The documentary is an emotional rollercoaster ride of highs, celebrating life, and then deep troughs of despondency as South Africans are kept waiting… waiting for life-saving organs!
Johannesburg, South Africa – SABC Education is proud to launch 1000 Lives; an original medical docu-drama series premised around organ donation and transplantation, which is often the patient’s only hope for survival.
Compassionate with a tone of sensitivity, each episode tells a story of a patient who lives with a dysfunctional organ but hopes for the gift of life from an organ donor that will let them live fully again. It further explores illnesses caused by dysfunctional organs – the heart, lung, kidney and retina. The series features South Africa’s world-class heart specialists, surgeons and researchers, and the patients whose lives they aim to save.
Only one in ten South Africans will receive an organ; however, there are over 4000 people on the waiting lists currently, and the match has to be perfect to proceed. The wait for a viable organ can take a week or even years.
“One of our key focus areas is health, and 1000 Lives is a high-quality project that assists in the delivery of compelling content for television audiences,” said Danie Swart, Head of SABC Education.
The series is produced by Impilo Life’s award-winning producer and director team Pieter de Vos and Jan Groenewald. Producer, Pieter de Vos, says “the production is an emotional rollercoaster ride of highs, celebrating life, and then deep troughs of despondency as our participants are kept waiting… waiting for life-saving organs. A cerebral response becomes so difficult to maintain – yet so essential to stay on top of production demands.”
In South Africa, there are thousands of people on the waiting list for life-saving organs. They rely on the generosity of people to decide to donate their organs once they have died. Up until the point of brain stem death, the ONLY priority is to save the patient’s life. The donor is treated with the utmost of respect, and the procurement of organs is treated like any other surgery.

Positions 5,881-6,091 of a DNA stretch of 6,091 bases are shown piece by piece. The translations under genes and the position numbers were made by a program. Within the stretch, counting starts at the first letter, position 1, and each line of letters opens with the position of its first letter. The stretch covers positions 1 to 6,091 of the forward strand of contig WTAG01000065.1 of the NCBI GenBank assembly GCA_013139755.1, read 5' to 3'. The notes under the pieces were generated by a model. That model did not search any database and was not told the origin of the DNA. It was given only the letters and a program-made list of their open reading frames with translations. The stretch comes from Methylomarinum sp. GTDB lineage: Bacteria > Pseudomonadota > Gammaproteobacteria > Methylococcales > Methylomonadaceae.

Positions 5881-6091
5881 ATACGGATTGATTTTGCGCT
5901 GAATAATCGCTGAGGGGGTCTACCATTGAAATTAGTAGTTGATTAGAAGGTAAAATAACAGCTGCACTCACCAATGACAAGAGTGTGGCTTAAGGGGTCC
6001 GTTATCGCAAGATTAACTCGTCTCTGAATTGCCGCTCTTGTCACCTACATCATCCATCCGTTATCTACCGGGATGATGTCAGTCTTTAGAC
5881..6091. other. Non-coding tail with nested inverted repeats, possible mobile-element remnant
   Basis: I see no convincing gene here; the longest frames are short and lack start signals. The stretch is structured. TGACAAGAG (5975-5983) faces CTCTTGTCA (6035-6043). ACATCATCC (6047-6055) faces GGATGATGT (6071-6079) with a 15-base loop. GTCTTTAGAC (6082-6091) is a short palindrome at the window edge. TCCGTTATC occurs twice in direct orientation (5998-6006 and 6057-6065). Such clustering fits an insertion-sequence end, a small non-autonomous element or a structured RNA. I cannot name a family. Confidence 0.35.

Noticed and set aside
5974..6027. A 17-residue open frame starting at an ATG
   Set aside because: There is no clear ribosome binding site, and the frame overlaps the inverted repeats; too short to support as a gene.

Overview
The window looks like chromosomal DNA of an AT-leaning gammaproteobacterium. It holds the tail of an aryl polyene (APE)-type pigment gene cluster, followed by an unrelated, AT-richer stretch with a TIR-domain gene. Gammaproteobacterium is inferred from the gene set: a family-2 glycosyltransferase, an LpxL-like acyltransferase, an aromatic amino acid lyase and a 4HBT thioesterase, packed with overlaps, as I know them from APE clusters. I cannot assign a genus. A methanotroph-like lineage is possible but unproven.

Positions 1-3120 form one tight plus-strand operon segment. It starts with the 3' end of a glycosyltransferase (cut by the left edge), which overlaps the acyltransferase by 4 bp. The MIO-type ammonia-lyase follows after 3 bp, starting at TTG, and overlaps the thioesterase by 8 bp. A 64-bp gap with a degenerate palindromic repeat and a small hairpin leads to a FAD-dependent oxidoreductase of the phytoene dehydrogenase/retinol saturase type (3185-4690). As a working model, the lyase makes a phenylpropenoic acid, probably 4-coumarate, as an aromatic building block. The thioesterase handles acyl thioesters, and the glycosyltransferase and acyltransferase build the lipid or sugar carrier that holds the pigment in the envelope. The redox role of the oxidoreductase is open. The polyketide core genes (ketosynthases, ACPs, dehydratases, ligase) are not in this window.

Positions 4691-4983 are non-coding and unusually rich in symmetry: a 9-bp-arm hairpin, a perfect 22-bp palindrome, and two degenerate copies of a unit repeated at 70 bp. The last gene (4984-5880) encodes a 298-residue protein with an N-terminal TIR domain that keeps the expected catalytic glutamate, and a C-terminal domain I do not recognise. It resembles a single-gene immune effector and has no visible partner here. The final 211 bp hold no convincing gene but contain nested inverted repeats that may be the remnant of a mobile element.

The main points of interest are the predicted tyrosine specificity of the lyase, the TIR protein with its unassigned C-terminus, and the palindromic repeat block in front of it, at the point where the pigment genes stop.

The reality is that there are just too few organ donors to address this need, and consequently, many patients will not receive their organ transplant in time.
Jan Groenewald adds, “The opportunity to direct 1000 Lives is a life-changing journey. Every morning is a birth. It opens a window onto an amazing day of celebrations of life, even as one loses it. Even death now makes perfect sense as I hear music from a far distance, from the heart of the universe, honouring the bravery of organ recipients and the generosity of donors.”
The series encourages organ donation as life gives life. Catch 1000 Lives on SABC2, starting 25th May at 18:00 or watch the first episode below:
In South Africa currently, the only legally-binding way in which to donate your organs and tissue at the time of your death is for your next-of-kin to give their consent for your organs and tissue to be donated. This is the case even if you have registered to be an organ and tissue donor or have written your wishes in a will. It is therefore essential to let your family know of your wishes to be an organ and tissue donor.
Life is the best gift you can give. It’s why TELL (Transplant Education for Living Legacies) helps educate South Africans about organ and tissue donation. TELL was created with heart, for hearts (and other organs).
Their main task is to educate the public about organ and tissue donation through various projects and the purpose of this is to “TELL YOUR TRIBE” about your wishes to become an organ and tissue donor. Their secondary outcome is to educate health care professionals around the referral process of potential donors, the more South Africans on the list, the less South Africans have to wait!
“We have a holistic approach to ending the waiting list and, with your help, we are confident we can make a difference.”